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Boxx Technologies 3DBOXX 4860 Workstation

Benchmark Results: SPEC Tests

The Standard Performance Evaluation Corporation was established in 1988 as a cooperative effort between workstation vendors to create a set of standardized, realistic performance tests. As it grew, it became an effort to both allow vendors to demonstrate their performance advantages and also have the tests based on existing applications, instead of older, less-relevant pieces of software.

SPECviewperf 11

Developed by the SPECgpc (Graphics Performance Characterization) working group, viewperf tests the performance of a system running under OpenGL using the graphics engines of various 3D applications from the content creation and CAD markets.

ViewsetComposite ScoreMulti-Sample Performance
catia-0337.730x
ensight-0439.840x
lightwave-0141.334x
maya-0354.900x
proe-0510.184x
sw-0244.244x
tcvis-0238.000x
snx-0137.060x

Viewperf is designed to only stress the graphics subsystem of a computer under OpenGL. It doesn’t test CPU loading and only needs 3 GB of installed memory to run.

Most of the tests in this revision of viewperf are based on CAD-related software, with the animation software tests being LightWave and Maya. The graphics tests for LightWave and Maya are also repeated in their respective SPECapc tests. The tests marked with a multi-sample performance of 4x ran the tests with both no AA and 4x AA, while those without it ran only with no AA.

SPECapc

The SPECapc tests are application-specific benchmarks that run an extended script, which performs various operations to evaluate performance during part of a normal workflow. It tests interactivity, real-time 3D performance, and rendered 3D performance.

SPECapc LightWave 9.6

The LightWave test was co-developed with Newtek and tests character animation interactivity, OpenGL performance, and software rendering. The multitasking segment of the benchmark, in which single-threaded tasks are run concurrently with rendering, helps gauge total system performance in a multitasked environment.

SPECapc LightWave performance is normalized against a 2.0 GHz Dell Precision 690 Workstation, a dual-core processor based on Intel's Core microarchitecture, with a Quadro FX 570 graphics card. So, even without other systems in the charts, you can compare the performance of this system against an older Core 2 machine at a glance.

The render time improvement of 7.48x over the baseline is particularly encouraging, but the less-impressive improvement reflected in the interactivity tests is likely indicative of some other variable.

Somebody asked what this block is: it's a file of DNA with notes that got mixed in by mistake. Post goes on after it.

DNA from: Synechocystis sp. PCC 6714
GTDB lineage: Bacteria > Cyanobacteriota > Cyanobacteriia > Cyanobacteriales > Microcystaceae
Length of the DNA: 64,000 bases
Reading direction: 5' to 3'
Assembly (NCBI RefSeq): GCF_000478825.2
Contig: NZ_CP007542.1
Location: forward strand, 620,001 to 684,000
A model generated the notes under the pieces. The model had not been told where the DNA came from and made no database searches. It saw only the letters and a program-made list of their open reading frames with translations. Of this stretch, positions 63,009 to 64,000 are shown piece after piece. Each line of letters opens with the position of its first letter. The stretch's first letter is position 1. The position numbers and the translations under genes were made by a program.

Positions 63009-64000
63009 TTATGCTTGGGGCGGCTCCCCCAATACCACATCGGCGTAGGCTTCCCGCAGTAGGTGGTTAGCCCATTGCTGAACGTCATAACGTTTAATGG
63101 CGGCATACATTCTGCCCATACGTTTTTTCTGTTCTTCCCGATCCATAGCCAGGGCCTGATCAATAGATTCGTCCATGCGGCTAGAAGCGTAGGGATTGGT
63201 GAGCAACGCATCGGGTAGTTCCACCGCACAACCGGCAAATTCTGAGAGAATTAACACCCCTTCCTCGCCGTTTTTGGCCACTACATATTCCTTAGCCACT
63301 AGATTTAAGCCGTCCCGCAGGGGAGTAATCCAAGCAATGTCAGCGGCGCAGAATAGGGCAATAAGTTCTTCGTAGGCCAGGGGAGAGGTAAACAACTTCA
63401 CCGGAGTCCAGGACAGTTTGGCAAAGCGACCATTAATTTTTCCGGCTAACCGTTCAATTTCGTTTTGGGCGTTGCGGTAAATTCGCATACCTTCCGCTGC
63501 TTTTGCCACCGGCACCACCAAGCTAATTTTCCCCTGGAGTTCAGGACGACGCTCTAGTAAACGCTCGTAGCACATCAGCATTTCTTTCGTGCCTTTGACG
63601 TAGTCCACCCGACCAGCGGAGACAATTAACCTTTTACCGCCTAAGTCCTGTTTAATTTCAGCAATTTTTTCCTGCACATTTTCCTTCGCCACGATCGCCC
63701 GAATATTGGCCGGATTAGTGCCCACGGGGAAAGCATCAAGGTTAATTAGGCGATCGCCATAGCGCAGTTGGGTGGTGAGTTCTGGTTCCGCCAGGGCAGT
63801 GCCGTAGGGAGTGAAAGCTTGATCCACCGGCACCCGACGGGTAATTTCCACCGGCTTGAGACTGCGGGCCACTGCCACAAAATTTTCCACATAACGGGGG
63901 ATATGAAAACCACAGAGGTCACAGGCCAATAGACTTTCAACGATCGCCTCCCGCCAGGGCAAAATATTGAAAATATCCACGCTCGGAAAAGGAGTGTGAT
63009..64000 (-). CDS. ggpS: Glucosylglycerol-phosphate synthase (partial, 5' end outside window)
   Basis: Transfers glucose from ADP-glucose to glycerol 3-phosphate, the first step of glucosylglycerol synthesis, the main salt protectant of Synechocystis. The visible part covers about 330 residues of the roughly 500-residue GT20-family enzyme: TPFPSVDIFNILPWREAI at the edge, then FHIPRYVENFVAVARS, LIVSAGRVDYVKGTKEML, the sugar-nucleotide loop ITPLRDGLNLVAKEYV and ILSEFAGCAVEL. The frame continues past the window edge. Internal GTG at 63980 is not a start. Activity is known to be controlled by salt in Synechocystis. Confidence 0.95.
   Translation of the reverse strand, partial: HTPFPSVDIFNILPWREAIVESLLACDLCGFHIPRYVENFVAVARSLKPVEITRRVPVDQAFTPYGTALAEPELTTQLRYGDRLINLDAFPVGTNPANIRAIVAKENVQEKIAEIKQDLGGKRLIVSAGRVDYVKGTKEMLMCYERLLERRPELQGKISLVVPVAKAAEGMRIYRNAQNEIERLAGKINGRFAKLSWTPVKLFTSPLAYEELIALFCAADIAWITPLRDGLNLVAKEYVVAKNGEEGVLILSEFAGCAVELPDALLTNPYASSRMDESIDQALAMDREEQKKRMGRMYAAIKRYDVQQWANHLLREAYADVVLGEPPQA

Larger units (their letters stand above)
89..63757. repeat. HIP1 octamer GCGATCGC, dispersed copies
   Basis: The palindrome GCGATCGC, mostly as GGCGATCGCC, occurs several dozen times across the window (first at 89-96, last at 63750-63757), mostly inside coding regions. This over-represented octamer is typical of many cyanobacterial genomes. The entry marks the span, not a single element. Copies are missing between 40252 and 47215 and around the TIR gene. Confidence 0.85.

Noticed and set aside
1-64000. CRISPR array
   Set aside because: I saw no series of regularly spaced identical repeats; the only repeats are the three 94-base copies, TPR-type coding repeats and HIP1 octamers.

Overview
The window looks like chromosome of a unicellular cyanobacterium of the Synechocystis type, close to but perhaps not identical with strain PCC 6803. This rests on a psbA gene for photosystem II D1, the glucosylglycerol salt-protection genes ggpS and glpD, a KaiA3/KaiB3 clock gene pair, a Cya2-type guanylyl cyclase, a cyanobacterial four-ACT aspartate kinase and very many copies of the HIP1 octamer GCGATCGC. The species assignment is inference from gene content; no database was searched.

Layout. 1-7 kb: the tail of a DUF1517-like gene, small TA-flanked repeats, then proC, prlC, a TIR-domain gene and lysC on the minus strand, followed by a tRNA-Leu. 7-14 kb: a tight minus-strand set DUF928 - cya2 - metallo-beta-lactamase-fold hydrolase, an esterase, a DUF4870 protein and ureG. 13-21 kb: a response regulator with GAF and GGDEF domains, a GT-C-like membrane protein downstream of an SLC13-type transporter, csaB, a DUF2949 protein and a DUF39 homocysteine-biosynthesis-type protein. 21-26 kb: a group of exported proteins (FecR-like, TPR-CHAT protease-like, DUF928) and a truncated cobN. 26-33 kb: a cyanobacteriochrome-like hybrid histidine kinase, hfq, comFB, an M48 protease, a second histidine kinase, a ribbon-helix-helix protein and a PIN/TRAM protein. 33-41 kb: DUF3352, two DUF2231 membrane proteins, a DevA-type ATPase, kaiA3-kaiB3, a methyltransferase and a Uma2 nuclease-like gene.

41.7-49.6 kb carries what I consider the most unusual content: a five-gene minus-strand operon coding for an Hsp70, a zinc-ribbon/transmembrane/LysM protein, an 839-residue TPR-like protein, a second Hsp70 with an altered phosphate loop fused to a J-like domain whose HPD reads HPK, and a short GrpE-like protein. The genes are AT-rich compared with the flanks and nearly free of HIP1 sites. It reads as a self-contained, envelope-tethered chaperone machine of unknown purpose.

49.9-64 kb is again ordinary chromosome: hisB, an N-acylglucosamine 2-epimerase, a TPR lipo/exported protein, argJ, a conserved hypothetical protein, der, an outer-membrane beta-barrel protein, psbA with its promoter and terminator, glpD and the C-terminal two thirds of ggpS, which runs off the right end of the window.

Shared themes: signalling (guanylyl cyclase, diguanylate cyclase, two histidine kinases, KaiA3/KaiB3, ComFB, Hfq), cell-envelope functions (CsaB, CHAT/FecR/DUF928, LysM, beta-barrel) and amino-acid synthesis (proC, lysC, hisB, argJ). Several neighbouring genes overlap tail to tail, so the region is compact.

SPECapc Maya 2009

SPECapc Maya 2009 features updates to the older Maya 6.5 workload, plus an additional scene created by AMD. Its output is also normalized against the same Dell machine as the LightWave test above. The Maya test shows a little bit less performance improvement over the baseline than the LightWave test does, likely because the Maya test is run full-screen, while the LightWave test regulates its own window size.

SPECapc 3ds Max 9

The 3ds Max 9 test is the oldest of the three SPECapc tests that we use, and is normalized against a much older machine (a NetBurst-based Xeon at 2.4 GHz using RDRAM and a Quadro 1000). Thus, while the results are easily comparable to other runs of this test, they are not easily related to the results from the other two SPECapc tests.

Consider its inclusion here to be a data marker, as SPEC is promising a new SPECapc for 3ds Max 2011 soon.

  • one-shot
    Almost $8000 USD and not even a dual CPU workstation? Hmmm....
    Reply
  • hardcore_gamer
    what a way to waste $8000
    Reply
  • nebun
    what a cheap cpu cooler they have....really...for 8k they could have installed a better cooling system
    Reply
  • razor512
    major ripoff, the system is worth at most 30% of that price
    Reply
  • sudeshc
    Agreed waste of $$ ....
    Reply
  • vaughn2k
    ridiculous!
    Reply
  • utengineer
    mayankleoboy1though if i were to take each component separately and build our own system, it would be cheaper.You forget, the cost of a commercial PC includes service, support, and licensed certifications.
    Reply
  • nforce4max
    I wouldn't purchase this workstation. First you can build a better base machine for the fraction of the cost. Second you can purchase on your own the software you require or pirate. Third there is a flaw, yes there is always the temptation of mounting the hard drives in that manor but isn't recommended due to the uneven wear on the spindle that can lead to early failure.
    Reply
  • For this price, I'd go with a workstation from a major player (ex. HP or similar). You could easily build a dual socket workstation with similar (or better) overall performance; remember that many apps that require this level of hardware are optimized for Xeon instruction sets and 8+ threads. Additionally, you're software vendors would actually support their products on a system running within spec. Simply put, this is a toy not an enterprise class product
    Reply
  • wiyosaya
    utengineerYou forget, the cost of a commercial PC includes service, support, and licensed certifications.Licensed certifications may be confidence inspiring to some, however, I think they are a waste of money. It is just a different form of branding that can be marketed at what is usually an expensive premium. Think THX certification. It was expensive in consumer audio and video, however, in my opinion, it has had it's 15-minutes of fame.
    Reply